Also, any files stored on your network will still be accessible to anyone connected to the same WiFi network.
While this doesn’t sound super useful for the most part, it does illustrate the difference between the connection to your router and the connection to your modem.
So, does my WiFi network still work without my router?
On the other hand, since your home WiFi network is built on your router, when it goes out, so does your home network. Even if your modem is functioning properly, if you lose your router, there is no connection at all.
In this sense, you can think of your router as your gateway to the internet as well. If that gateway is closed, you have no way of getting to the outside world. If your router goes down, you’re out of luck until you get it back online.
But I only have one box: The modem router combo
If you only have one piece of equipment, but your network is running just fine, you probably have a modem router combo.
A modem router combo is exactly what it sounds like, a modem and a router built into one case. The nice thing about these combo boxes is that you only need to find space for one device on the shelf or wherever you’re storing your networking equipment. Also, it only requires one electrical outlet.
Purchasing your own modem router combo box can be a great way to save money too.
Cable companies charge anywhere from 10 to 20 dollars a month for a rental modem, and sometimes even more for high end models.
Over time, those rental fees add up. And the cable company won’t stop charging you when you reach a certain threshold. So, you could end up spending hundreds of dollars on a device that becomes outdated.
How can I get online if my router goes out?
One way to get back online is to use your cell phone as a personal hotspot. As long as your phone has that functionality, you can create your own small WiFi hotspot, which is an actual WiFi home network, directly on your mobile device. This will allow you to reconnect temporarily until your router comes back up.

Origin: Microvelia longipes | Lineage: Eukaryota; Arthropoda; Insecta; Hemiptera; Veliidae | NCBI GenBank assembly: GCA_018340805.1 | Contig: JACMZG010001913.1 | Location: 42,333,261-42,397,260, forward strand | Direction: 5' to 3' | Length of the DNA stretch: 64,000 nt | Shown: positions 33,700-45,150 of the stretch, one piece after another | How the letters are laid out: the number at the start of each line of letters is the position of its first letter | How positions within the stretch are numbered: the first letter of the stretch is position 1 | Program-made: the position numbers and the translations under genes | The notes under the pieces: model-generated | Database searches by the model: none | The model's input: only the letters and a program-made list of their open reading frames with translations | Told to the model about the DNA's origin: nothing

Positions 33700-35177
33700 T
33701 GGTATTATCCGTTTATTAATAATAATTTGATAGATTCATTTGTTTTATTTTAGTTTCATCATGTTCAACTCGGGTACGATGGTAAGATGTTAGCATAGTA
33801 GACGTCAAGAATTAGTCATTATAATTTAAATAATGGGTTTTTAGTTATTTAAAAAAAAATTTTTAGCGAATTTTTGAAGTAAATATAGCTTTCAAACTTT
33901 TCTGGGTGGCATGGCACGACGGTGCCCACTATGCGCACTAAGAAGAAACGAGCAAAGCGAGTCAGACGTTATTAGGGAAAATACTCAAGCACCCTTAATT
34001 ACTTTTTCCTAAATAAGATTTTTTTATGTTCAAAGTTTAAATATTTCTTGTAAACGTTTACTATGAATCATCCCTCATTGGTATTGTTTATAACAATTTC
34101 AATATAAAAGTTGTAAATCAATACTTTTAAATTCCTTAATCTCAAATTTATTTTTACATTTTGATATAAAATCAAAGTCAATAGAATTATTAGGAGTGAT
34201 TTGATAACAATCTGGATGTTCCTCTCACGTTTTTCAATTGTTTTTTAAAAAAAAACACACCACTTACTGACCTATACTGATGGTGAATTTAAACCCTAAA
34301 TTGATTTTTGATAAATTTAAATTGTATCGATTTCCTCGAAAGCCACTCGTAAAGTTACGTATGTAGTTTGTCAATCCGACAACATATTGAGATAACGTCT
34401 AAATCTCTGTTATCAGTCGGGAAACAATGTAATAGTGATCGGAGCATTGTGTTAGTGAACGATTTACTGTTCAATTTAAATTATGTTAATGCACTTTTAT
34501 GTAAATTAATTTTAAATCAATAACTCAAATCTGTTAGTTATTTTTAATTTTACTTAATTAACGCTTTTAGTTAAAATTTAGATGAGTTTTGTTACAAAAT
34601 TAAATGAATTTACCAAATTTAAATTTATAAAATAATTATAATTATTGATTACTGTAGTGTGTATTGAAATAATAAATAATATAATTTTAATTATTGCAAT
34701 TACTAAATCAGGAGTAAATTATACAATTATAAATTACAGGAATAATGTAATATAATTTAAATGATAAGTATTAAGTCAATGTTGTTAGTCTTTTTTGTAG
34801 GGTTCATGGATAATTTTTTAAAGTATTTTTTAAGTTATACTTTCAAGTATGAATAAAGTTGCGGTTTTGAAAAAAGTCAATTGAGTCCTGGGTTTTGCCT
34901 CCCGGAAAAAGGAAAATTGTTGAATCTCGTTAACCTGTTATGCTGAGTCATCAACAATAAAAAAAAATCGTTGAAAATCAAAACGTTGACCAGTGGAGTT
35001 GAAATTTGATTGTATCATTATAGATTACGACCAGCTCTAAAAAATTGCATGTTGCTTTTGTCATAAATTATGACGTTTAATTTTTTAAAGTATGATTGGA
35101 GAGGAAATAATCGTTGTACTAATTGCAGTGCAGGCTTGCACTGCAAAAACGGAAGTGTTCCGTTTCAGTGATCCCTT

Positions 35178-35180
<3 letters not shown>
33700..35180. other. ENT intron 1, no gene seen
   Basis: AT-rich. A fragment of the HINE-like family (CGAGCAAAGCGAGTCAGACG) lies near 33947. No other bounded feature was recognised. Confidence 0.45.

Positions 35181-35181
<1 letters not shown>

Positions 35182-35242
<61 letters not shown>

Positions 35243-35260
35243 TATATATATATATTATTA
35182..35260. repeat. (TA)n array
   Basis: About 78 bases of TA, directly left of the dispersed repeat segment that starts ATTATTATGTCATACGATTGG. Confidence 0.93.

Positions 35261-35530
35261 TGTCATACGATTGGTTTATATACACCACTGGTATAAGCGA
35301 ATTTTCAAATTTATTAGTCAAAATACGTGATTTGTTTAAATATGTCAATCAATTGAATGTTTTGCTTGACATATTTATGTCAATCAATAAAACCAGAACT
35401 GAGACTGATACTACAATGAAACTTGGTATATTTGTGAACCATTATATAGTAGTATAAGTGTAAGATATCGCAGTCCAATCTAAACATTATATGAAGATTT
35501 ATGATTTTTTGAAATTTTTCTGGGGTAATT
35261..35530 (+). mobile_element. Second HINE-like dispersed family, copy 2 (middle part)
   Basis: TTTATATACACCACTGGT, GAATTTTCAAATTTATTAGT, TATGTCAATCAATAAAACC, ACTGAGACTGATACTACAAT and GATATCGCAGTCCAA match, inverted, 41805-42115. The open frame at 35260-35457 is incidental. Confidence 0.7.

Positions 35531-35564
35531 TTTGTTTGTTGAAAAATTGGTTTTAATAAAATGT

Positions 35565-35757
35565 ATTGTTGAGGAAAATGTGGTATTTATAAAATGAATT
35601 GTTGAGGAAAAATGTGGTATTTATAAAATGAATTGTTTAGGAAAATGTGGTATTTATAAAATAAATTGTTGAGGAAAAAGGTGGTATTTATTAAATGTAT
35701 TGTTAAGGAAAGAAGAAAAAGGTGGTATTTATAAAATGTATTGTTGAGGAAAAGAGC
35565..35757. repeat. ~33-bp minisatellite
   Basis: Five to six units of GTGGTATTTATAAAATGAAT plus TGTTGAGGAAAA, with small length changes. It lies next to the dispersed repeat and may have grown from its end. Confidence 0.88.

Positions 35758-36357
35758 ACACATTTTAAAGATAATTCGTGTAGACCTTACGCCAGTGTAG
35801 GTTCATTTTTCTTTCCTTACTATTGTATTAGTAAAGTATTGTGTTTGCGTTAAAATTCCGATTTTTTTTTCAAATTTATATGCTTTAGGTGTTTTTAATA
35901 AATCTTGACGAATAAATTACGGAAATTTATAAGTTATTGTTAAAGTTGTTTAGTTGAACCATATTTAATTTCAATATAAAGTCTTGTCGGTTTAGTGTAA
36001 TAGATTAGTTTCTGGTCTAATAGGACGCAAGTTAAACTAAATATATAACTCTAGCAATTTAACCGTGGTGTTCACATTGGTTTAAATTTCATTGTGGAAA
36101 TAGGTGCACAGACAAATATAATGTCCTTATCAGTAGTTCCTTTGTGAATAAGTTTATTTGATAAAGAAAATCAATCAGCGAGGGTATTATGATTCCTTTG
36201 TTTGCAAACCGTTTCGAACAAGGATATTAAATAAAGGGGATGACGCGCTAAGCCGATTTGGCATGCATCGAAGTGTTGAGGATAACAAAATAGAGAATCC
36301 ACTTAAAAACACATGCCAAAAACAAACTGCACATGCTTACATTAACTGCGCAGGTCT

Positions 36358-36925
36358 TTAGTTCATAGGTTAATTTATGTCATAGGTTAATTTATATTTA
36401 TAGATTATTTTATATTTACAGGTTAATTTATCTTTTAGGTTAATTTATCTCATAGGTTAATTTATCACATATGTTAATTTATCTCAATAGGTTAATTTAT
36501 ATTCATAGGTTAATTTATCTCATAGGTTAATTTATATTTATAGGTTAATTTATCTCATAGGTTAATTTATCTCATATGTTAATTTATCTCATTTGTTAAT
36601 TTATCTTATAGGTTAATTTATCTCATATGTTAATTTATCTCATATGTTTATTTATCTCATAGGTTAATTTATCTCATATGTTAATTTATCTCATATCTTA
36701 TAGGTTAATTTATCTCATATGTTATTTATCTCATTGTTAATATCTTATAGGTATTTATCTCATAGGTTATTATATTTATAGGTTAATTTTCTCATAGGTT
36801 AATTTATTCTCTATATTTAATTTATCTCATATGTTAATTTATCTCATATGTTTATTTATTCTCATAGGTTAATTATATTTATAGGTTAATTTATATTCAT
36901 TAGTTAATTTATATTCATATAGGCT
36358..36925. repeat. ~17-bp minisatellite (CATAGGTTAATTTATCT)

The speeds and stability of the WiFi generated by the hotspot on your phone will most likely not be as good as the one with your home router. And be very careful with what you do online while connected through your cellular network.
If you’re not on an unlimited data plan, you can burn through your data allotment very quickly by streaming videos and other bandwidth heavy activity while connected through your phone.
Some final WiFi and router tips
Keep your WiFi as secure as you possibly can.
- Set ultra secure passwords for your WiFi network and all of the devices on it
- Set up a secure guest network for visitors, friends, and family
- Make sure your router’s firmware is up to date
Place your router in a good location for optimal performance
We actually wrote an article about where to place your router in your home. Check it out for some great tips, such as how to position your router’s antennas and a lot more.
Where you put your router in your home can play a huge role in how well you stay connected to your network and how far away from your router you can be while online.
Update your router if it’s past its prime
In order to have the fastest speeds and safest security, you’ll want to keep your hardware updated on a reasonable schedule. It’s not necessary to go out and buy a new router every year just because the marketing says you need this new technology.
However, if you’re working with very outdated equipment, you might be missing out on some great features for cord cutters. And, you might be leaving security holes in your home network.
Let us know if you have any questions or suggestions in the comments below.